Throughout 2013, quantitative easing , regardless of whether the economic data were strong or weak, was, similar to how New York Yankees ballplayer Reggie Jackson described himself -- that is, the straw that stirred the drink of equities.
QE, for the fifth consecutive year, has provided a stock market put and has also prevented the natural discovery of prices in both the stock and bond markets.
On Wednesday, the message was that the U.S. stock market will be able to overcome the reduction in bond buying in 2014 and that the inevitable rise in interest rates is already discounted by market participants.The critical questions for 2014 are whether the domestic economy can handle a climb in interest rates that will be the byproduct of slowing quantitative easing and whether stocks can rally in the face of a lessened pace of bond purchases.
I continue to be of the view that the addiction to low interest rates runs deep with consumers, corporations in the private sector and our government in terms of financing the U.S. deficit, and it will weigh on optimistic growth expectations and the consensus view that stocks will rise further.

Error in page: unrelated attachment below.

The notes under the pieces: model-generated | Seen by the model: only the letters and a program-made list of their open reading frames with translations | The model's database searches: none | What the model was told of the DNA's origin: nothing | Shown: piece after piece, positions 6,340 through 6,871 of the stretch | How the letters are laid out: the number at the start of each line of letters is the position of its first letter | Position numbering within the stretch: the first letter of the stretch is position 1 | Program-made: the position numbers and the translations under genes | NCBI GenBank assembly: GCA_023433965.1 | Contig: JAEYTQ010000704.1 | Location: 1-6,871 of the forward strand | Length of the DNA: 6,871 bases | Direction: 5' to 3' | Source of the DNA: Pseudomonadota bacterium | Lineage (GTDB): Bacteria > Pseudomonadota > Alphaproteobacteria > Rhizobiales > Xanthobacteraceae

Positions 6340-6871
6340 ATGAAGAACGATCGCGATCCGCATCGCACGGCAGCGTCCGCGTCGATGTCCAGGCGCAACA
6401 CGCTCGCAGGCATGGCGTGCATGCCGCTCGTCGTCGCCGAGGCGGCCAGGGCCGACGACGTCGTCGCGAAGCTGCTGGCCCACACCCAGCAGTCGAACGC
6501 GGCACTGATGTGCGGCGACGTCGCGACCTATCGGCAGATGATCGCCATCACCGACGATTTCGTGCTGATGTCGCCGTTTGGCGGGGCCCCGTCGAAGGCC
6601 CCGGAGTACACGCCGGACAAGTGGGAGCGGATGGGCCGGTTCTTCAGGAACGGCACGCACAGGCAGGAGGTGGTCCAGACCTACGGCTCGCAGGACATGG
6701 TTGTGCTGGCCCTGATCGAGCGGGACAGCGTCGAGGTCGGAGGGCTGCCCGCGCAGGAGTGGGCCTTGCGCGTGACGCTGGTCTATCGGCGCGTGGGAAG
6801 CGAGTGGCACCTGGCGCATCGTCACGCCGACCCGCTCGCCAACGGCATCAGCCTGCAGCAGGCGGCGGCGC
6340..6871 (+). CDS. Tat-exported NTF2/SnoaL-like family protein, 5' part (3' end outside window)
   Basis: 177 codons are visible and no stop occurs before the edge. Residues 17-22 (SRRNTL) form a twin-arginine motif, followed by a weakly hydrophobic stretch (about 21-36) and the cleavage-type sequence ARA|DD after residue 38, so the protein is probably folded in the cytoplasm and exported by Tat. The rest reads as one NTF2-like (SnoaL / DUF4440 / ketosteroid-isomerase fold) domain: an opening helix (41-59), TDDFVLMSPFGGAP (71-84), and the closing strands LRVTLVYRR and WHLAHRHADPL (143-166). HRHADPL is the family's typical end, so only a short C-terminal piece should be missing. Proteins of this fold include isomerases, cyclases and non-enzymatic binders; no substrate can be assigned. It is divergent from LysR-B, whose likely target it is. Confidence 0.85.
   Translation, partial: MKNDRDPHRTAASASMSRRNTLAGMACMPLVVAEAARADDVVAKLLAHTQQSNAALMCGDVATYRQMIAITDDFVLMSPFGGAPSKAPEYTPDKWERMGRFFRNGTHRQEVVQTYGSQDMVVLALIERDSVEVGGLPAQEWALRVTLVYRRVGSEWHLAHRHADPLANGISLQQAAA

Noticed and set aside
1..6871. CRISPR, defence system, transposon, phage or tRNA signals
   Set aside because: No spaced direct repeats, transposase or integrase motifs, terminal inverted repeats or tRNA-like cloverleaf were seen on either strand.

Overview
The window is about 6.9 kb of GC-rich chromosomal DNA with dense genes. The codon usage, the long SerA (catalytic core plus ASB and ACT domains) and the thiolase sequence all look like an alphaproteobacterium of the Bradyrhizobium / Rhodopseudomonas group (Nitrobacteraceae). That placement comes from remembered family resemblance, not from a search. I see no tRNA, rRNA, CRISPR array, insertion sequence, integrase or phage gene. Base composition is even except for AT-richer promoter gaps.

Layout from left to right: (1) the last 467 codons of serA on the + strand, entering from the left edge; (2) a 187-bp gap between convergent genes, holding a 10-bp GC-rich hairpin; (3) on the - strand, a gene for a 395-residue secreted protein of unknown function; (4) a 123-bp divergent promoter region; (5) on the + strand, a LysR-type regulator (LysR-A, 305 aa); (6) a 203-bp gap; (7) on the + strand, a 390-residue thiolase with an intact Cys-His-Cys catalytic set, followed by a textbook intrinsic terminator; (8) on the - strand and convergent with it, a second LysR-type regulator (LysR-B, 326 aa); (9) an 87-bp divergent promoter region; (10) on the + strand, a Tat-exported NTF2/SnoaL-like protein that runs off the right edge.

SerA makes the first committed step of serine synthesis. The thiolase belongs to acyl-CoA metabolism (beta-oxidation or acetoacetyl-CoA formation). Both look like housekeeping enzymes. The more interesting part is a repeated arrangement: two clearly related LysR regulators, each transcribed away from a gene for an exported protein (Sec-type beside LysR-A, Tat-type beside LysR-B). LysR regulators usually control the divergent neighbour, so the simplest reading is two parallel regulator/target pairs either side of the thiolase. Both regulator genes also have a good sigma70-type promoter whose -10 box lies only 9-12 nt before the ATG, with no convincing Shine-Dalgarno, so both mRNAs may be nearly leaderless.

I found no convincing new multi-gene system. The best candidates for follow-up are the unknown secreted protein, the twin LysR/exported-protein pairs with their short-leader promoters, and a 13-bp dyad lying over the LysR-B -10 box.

The domestic economy is heavily doped up by abnormally low interest rates and monetary accommodation.
Because of our inept and divided leaders in Washington, D.C., the shoulders of monetary policy (the Fed) have been needed to support growth in our domestic economy. With that monetary support moderating coupled with the lack of fiscal responsibility and the inability of Democrats and Republicans to come together, more uncertainty than less certainty of policy lies ahead.
This should be valuation-deflating.
I strongly suspect that a withdrawal from the interest rate addiction and a seamless transition ("Goldilocks") toward more normalized long-term interest rates will result in renewed pressures on economic and corporate profit growth and lower equity prices.